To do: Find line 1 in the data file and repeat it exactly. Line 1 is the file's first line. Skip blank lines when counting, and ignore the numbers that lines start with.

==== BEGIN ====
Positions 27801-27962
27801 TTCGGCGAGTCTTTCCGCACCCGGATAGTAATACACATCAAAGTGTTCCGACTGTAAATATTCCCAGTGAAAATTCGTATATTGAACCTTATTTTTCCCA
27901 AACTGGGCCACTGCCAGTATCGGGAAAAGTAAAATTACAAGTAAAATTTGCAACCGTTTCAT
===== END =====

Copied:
Positions 27801-27962